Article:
We set to, smiling our thanks. Her kind face beamed as we made short work of the little offering; it really was tempting, but I realized Poppa was eating like a wolf just because it so obviously pleased her as she fussed around us.
When we protested that we simply could not eat one crumb more we sat and tried to make conversation for a while, feeling queerly embarrassed and wishing we were back in the cafe again. She smiled, nodded "wait a moment" and disappeared soon to return with a small photo of two Greek soldiers, proudly erect in their national uniform. We saw at a glance they were father and son.
We gazed at it each in turn. Standing quietly there her face reflected pride and sorrow. Not knowing what to say, we handed the photo back. She closed her eyes and for a moment inclined her head on her hand. And then, through tear-dimmed eyes, she smiled at us and whispered "Italiano. Albania."
Father and son slept in Albania.
Poppa stood up and kissed her hand. "Let us get out of this!" he whispered.
We made our adieux and silently walked down the narrow winding street in the direction of camp. We heard her voice calling to us; she was hurrying after us holding up the trussed fowls that I had hidden in the room. We had to take them again. We tried to apologize for being so stupid as to forget them.
Back at camp, we roasted the fowls over a slow fire.
"Anzac Day!" said Poppa bitterly.
It was not a happy meal, but Horrie enjoyed his share and more.
After dark, while the camp was quietly preparing to move, the Rebels got busy. Scrounging all the blankets and rations we could we sneaked away up into the quiet, dark little street. Very quietly we crept to the cottage of sorrow and loneliness and gently placed the bundle under the vine-covered arch. Then we sneaked away.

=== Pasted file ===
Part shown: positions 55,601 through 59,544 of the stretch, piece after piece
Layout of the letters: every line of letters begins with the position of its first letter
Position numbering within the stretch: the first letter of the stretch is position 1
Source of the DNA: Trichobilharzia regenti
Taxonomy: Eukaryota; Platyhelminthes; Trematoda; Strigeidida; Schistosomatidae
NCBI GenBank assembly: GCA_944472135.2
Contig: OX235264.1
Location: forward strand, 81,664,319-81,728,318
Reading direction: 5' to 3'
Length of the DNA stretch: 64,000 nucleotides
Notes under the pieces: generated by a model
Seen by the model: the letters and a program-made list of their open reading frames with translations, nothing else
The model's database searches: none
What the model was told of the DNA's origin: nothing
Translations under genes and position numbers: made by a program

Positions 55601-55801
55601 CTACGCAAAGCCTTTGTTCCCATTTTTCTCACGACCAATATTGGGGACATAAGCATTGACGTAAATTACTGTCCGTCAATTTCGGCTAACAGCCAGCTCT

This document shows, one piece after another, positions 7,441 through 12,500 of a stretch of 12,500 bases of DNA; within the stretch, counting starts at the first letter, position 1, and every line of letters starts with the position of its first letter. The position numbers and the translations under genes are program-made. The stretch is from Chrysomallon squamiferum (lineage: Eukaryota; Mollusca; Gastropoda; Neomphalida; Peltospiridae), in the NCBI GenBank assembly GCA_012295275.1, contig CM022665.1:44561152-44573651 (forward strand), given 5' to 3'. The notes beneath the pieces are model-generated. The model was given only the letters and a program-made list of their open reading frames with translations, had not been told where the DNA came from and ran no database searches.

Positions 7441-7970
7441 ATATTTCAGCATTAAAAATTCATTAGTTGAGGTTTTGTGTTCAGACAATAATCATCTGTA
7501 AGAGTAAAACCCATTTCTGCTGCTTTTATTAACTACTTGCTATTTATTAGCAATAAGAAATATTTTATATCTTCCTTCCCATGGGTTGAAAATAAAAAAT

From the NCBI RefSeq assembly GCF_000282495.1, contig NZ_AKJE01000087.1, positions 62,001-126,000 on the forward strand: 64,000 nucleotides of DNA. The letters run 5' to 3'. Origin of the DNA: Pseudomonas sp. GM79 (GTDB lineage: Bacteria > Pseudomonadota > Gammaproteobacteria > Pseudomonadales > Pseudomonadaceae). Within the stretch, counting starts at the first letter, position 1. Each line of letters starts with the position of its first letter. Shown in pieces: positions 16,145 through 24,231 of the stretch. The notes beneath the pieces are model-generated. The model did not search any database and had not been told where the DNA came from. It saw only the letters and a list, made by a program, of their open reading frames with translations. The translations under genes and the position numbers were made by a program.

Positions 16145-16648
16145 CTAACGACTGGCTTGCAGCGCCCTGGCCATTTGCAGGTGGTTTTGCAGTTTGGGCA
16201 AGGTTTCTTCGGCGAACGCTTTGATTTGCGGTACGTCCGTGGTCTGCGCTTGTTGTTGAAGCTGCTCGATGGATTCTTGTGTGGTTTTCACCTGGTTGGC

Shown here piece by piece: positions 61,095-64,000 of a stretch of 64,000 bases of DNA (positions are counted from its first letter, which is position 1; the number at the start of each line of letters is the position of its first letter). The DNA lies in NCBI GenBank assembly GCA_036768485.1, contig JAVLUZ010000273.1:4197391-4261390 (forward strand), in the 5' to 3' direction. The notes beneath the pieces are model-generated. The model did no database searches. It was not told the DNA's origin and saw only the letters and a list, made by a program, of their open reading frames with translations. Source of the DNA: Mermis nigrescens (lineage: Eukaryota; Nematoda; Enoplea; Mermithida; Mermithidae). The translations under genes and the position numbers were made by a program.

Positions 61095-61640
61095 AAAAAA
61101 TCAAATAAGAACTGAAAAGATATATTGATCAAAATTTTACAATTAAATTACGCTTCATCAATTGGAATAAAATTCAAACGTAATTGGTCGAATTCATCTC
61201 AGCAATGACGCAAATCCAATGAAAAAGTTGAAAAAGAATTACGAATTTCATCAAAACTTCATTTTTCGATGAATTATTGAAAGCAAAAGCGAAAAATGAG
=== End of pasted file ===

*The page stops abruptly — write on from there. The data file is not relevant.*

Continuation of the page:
The convoy started on its last run; in the early morning we arrived at Kalamalta and feverish activity as convoy after convoy came pouring in followed by war-weary troops - British Tommies, New Zealanders, Australians, Greeks, Yugoslavs. For miles around us troops were wearily plodding to positions, artillery moving to their last position, weary movement everywhere. For here was to be staged the last organized stand in Greece.
The oncoming enemy had to be held back while all troops possible were to be evacuated - if possible!
As for us of the convoys, we broke into an orgy of destruction. Thousands upon thousands of trucks were destroyed, the oil and water drained from the engines then the motors raced dry until they seized; tyres were slashed and all conceivable damage done except burning as the fires would have betrayed the positions to enemy planes. Now it all depended on the British Navy. If the Navy could not evacuate us that night then - it would be just too bad!
Blankets and goods and all stores possible were given to the frugal villagers, old men, women and children who came swarming to us for many miles around. Poor folk. It all depended on the food they could hide as to whether they would survive the fast-coming bitter months.
All day long giant Sunderlands were roaring in hastily to evacuate the many wounded from the beaches. It was uncanny how again and again they missed the Luftwaffe; the Luftwaffe would roar in to bomb the countryside, then hurry away for more bombs and ammunition. By magic the Sunderlands would appear, quickly load with wounded and be away just as the Luftwaffe reappeared again to bomb and machine-gun position after position all through the tragic day.
Greek villagers for miles around were guiding weary troops to places of concealment until the anxiously awaited night should fall, a night that seemed never, never to be coming. While men and women still toiled on the road filling in bomb craters as the last convoys struggled in, weeping girls clung to soldiers imploring them to take them away before the Germans arrived.
And right here, amongst the slaving toil of the Rebels out of the corner of my eye I noticed a little romance. Two beautiful young Greek girls. In no time (I could not take my eyes off them) they were in Australian uniform, toiling among all the muddy, oily, sweaty lot of us.